Tulsi Tanti, The Wind Man Of India, Is No More
Tulsi Tanti was among the first Indian businessmen who saw the clean energy shift coming.
Tulsi Tanti was among the first Indian businessmen who saw the clean energy shift coming. He founded Suzlon Group in 1995 to make turbines when the market was dominated by global peers. A former textile trader, Tanti, too, had global ambitions.
In the decade through 2005, he slowly built Suzlon into a brand. And then came the blockbuster listing of 2005, propelling Tanti into the league of billionaires, earning him the moniker of ‘the wind man of India’.
Tanti died after a cardiac arrest on Saturday. He was 64.
He complained of chest pain in his car in Pune after returning from a press conference in Ahmedabad, close friend Manu Pambhar told BQ Prime. He asked the driver to take him to a hospital but died before getting any medical help, Pambhar said.
He is survived by his wife Gita, son Pranav, and daughter Nidhi.
Tanti was an iconic figure and the first to represent India’s green goals on global platforms, according to Ashish Khanna, head of renewables at Tata Power Ltd. Tanti, he said, was instrumental in bringing early success to the “wind industry in our country and was always candid in his opinion on how to be Atmanirbhar in manufacturing”.
At its peak, Suzlon’s stock traded at Rs 460. It now has an installed capacity of more than 19.4 GW in 17 countries. The shares, however, closed on Friday at Rs 8.7 apiece. A legacy of the excesses of the boom years.
Suzlon’s global expansion was fuelled by debt. That included leveraged buyouts of Belgium’s Hansen Transmissions in 2006 for $431 million; and then Germany’s RePower Systems (now called Senvion) for more than $2.1 billion in 2007.
The first signs of trouble emerged in 2008. Blades of some of the Suzlon windmills cracked, forcing it to initiate a costly retrofit programme.
The same year, the company raised $500 million in overseas debt to fund expansion. But as values of global assets cratered during the global meltdown, it had to record mark-to-market loss on the bonds in 2009 and recognise an exceptional loss.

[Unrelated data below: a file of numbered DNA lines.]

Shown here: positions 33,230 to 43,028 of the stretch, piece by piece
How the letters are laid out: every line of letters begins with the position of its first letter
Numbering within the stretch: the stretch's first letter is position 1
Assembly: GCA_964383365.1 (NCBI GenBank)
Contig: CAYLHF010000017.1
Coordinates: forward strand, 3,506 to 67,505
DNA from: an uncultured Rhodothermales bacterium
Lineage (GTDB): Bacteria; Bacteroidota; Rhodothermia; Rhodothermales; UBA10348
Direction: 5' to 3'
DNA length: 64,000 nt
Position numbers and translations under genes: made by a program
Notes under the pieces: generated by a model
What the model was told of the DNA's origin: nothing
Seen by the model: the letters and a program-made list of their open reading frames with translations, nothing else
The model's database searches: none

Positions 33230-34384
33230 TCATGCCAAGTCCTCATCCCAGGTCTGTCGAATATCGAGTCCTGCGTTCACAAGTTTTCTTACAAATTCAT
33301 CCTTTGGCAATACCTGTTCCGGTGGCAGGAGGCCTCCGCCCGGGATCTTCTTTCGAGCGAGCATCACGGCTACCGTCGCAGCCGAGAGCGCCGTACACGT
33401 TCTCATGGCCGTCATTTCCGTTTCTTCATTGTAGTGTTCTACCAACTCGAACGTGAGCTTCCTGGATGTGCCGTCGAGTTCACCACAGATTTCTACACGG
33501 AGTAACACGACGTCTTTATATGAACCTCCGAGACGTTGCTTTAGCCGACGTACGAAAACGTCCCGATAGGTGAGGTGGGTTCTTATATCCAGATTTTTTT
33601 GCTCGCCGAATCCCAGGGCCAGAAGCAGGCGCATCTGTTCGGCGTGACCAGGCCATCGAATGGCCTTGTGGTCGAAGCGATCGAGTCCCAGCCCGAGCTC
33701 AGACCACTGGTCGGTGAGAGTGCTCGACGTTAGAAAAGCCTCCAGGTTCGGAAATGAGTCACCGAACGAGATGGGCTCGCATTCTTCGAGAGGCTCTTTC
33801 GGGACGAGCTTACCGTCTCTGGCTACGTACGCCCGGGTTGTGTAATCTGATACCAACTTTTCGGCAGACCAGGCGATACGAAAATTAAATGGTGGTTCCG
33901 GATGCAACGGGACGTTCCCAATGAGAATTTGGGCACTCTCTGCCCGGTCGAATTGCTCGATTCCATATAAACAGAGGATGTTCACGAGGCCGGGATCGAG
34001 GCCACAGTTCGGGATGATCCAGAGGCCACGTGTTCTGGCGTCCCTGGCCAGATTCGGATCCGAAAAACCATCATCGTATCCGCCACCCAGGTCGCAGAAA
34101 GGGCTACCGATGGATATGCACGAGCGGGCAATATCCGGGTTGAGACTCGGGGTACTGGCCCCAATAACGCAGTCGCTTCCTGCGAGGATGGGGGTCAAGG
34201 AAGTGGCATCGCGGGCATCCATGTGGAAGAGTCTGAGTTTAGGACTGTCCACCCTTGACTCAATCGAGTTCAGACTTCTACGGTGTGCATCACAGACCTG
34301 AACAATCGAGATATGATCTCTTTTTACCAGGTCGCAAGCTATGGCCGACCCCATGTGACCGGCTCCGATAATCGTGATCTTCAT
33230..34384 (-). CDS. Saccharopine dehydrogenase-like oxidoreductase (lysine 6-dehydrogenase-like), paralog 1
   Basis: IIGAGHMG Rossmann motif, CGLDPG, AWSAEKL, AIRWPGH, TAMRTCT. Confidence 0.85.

Refinancing didn’t help and as demand failed to pick up from the lows of the slowdown, Suzlon defaulted on overseas bonds in 2012. The company sold assets, including Hansen and RePower continued, but that didn't bring down debt materially.
Suzlon sought help under the erstwhile Corporate Debt Restructuring. And in 2015, Dilip Shanghvi, the Sun Pharmaceutical Industries Ltd.’s promoter, invested capital as a white knight.
And Tanti tried everything to avoid bankruptcy, betting on Suzlon's importance in the renewable energy sector. "Bankers realise that India cannot afford to lose a company which is the largest in its wind energy space," he told the Economic Times in a 2019 interview.
Suzlon, however, failed to emerge from the setbacks. In 2020, it entered into a restructuring pact with State Bank of India, the second time in a decade. It owed lenders more than Rs 12,000 crore at the time.
Earlier this year, Rural Electrification Corp., and state-owned Indian Renewable Energy Development Agency took over Rs 3,000 crore debt through refinance, while State Bank of-India led consortium of 16 banks settled for 5% equity in the company for the remaining Rs 3,500-crore loans.
The company will now raise Rs 1,200 crore via a rights issue on Oct. 10, with promoters participating in it. Tanti had gone to Ahmedabad for meetings regarding this fundraise.
The rights issue will help the company repay part of the Rs 3,600-crore debt, including Rs 800 crore worth of working capital loan. Debt will come down from the peak of Rs 19,000 crore to Rs 1,800 crore after the funding, IC Mangal, chief executive of international operations at Suzlon, told BQ Prime.
Suzlon will also continue to sell non-core assets and reduce the number of subsidiaries from 44 to 22, CFO Himanshu Mody had said earlier after the Q1FY23.
Mangal said through all the “worst period of the company's performance”, Tanti didn't give up. He does not believe that Tanti's heart attack could be related to stress about the Suzlon’s future.
Tanti was sure about Suzlon's role in India's renewable energy future.
"Our chairman was extremely optimistic about the future of renewables and the part that Suzlon has to play in it,” Ashwani Kumar, group chief executive officer at Suzlon wrote in an email to employees. “As he said", Kumar quoted Tanti: "'The world is ready now and so are we. Our time has come. Now there is no stopping Suzlon and the green energy revolution.'"